When asked for the secret of his success, baseball player Wee Willie Keeler replied, "Hit 'em where they ain't." What worked for Willie at the plate applies equally well in investing. 

Seeking stocks that others ignore, shun, or simply forget gives individual investors like you an edge over the professionals. When Wall Street turns a blind eye, you have a chance to get in before these stocks get discovered -- or rediscovered -- and start taking off. 

Below, we'll check out companies with only a handful of analyst coverage, then pair our list with the opinions of the Motley Fool CAPS community. A stock that garners CAPS' top ratings, but hasn't yet caught analysts' attention, could be your next home run investment. 

Stock

CAPS Rating
(out of 5)

Wall St. Picks

Est. 5-Year 
EPS Growth

A-Power Energy Generation System (Nasdaq: APWR)

*****

5

20%

Ebix (Nasdaq: EBIX)

*****

2

10%

Taseko Mines (NYSE: TGB)

****

1

NA

Source: Yahoo! Finance; Motley Fool CAPS.

Remember, without analyst support, you'll have to do your own scouting to see whether these stocks deserve a spot on your portfolio's roster. Don't just buy or sell them based solely on their appearance here. 

Hiding in plain sight
It may not be an accounting irregularity, but A-Power Energy Generation Systems' decision to postpone its earnings conference call to some undetermined date later this year had investors worried what troubled wind was blowing. They're not tolerating any deviation from the norm these days and the stock fell 8% in aftermarket trading yesterday.

Although Western wind turbine makers have seen their share of the Chinese market drop from 71% in 2005 down to just 14% last year, Chinese manufacturers like A-Power and Sinovel are still teaming up with U.S.-based technology leaders to develop wind power assets. A-Power has partnered with General Electric (NYSE: GE) to build gearboxes, while Sinovel has joined with American Superconductor (Nasdaq: AMSC) to construct what was being billed as China's most powerful domestically built wind energy system.

A-Power's earnings delay may not be due to accounting concerns, but it was only a couple of months ago that CAPS member mattcguy was growing concerned about how the wind energy company was able to meet its financial targets last year.

Now I may be completely crazy for betting against the growth of the Chinese economy, but this suspicious financial reporting does not give me faith that the company management has shareholders best interest at heart.

The CAPS community is stacked against him, with 97% of the more than 1,100 CAPS members rating A-Power looking for it to turn in market-beating results, but you can head to the A-Power Energy Generation Systems CAPS page and blow through your own opinions on what's afoot.

All charged up
Although it nominally competes against Computer Sciences in the business software services industry, Ebix's real competition where it counts most, its exchange business, which represents almost three-quarters of its revenues, consists of a number of privately held companies. In markets like life insurance and annuities, Ebix is the largest exchange operator; in employee benefits, it trails several larger players. In property and casualty, however, where Ebix operates two exchanges in Australia and New Zealand, it is the only company providing the service.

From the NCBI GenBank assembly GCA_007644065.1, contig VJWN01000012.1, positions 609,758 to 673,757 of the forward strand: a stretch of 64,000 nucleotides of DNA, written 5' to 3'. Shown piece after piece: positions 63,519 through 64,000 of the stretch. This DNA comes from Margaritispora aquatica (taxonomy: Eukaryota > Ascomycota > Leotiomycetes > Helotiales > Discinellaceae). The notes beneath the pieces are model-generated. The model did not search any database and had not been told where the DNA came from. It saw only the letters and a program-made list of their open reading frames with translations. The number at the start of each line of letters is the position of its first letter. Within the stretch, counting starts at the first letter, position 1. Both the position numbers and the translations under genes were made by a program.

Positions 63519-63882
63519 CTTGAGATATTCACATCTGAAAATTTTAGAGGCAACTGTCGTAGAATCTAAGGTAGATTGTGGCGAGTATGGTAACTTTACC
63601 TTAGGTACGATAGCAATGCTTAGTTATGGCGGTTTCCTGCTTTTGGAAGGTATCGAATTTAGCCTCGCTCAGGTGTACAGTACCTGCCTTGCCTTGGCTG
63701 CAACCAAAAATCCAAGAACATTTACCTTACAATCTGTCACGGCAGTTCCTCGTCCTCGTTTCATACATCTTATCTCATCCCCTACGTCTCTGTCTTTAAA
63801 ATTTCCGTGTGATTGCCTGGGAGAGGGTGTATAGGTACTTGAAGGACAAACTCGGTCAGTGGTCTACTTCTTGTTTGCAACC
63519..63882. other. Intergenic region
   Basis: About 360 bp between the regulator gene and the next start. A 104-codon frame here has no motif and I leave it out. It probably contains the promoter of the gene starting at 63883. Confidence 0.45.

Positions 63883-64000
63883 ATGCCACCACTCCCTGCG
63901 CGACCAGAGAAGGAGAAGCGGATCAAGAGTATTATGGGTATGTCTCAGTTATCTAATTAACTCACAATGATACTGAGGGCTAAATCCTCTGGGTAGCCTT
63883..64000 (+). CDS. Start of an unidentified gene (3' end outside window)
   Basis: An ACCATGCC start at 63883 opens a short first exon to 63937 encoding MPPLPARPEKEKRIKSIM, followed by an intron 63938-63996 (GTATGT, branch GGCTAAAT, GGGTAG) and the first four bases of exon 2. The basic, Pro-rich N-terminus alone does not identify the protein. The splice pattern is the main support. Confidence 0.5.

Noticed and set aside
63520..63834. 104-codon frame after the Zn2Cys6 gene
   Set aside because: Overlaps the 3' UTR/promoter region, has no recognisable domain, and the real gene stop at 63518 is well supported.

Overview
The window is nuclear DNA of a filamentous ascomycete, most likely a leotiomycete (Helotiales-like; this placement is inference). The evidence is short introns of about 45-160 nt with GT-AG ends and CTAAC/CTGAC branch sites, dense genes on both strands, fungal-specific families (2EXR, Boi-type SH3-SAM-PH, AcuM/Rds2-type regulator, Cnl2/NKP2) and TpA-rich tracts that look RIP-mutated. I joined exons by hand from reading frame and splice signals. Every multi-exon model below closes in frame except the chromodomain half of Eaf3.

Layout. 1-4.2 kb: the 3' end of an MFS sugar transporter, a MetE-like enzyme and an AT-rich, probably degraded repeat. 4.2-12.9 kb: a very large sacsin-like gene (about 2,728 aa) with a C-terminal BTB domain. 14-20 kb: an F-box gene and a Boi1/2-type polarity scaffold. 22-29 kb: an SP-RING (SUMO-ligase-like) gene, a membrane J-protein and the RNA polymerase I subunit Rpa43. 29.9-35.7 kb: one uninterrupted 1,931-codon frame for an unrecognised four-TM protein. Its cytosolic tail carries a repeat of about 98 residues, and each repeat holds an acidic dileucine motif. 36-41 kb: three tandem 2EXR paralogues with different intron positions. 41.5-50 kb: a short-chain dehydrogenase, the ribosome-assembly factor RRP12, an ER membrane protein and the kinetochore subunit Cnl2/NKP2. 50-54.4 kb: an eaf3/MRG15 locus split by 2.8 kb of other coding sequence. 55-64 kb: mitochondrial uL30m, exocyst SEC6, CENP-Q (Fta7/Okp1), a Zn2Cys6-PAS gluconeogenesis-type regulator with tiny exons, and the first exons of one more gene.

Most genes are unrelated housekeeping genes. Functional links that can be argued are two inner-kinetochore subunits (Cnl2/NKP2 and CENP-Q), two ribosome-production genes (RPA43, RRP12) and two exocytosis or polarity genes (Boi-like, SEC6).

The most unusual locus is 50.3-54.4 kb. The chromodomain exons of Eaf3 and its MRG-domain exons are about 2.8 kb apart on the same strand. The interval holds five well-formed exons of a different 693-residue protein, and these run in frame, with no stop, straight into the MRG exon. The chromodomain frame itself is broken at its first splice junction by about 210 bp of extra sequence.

Last quarter, exchange channel revenues surged 66% while total revenues grew 43% from the year-ago period.

Providing software services to the insurance industry isn't exactly a sexy investment, but CAPS member woodhaven1965 likes Ebix as both a growth stock and a value play.

Like EBIX as both a growth play and value play. Graham-type value calculations can readily support an argument that the value of the business is materially in excess of the total market price. Growth seems relatively sustainable, especially in the face of a fragmented market (which will allow judicious deployment of capital and rollup of smaller competitors).

A utility player
There were warning signs the Canadian provincial government would shoot down Taseko Mines' plans at Prosperity. An advisory panel had raised significant objections to the mine going through earlier in the year, and that was just the latest in a series of decisions by regulators everywhere who looked askance at mining projects. Goldcorp (NYSE: GG), New Gold (NYSE: NGD), and coal miner Massey Energy (NYSE: MEE) have all come under the steely-eyed gaze of regulators. Unfortunately, Taseko ran into that dead end, too.

While the Fool's mineral guru, Christopher Barker, sees a chance for Taseko to live long and prosper yet, CAPS member Prodders suggests its valuation even before the decision discounted Prosperity.

Overreaction to the Prosperity mine decision, when the company was priced very reasonably even ignoring it's existence / potential. Should be able to work it's way back to at least $6 in the next 6 months, for 1/3 upside.

Swing for the fences
When seeking investments where no one else is looking, Motley Fool CAPS is the best place to start your own research. Read a company's financial reports, scrutinize key data and charts, and examine the comments your fellow investors have made, all from a stock's CAPS page. 

Sign up today for the completely free service, and tell us whether these hidden stock opportunities will help us go one up on Wall Street.

Ebix is a Motley Fool Rule Breakers recommendation. Motley Fool Options has recommended writing puts on Ebix. The Fool owns shares of Ebix. Try any of our Foolish newsletter services free for 30 days. We Fools may not all hold the same opinions, but we all believe that considering a diverse range of insights makes us better investors.

Fool contributor Rich Duprey does not have a financial position in any of the stocks mentioned in this article. You can see his holdings here. The Motley Fool has a disclosure policy.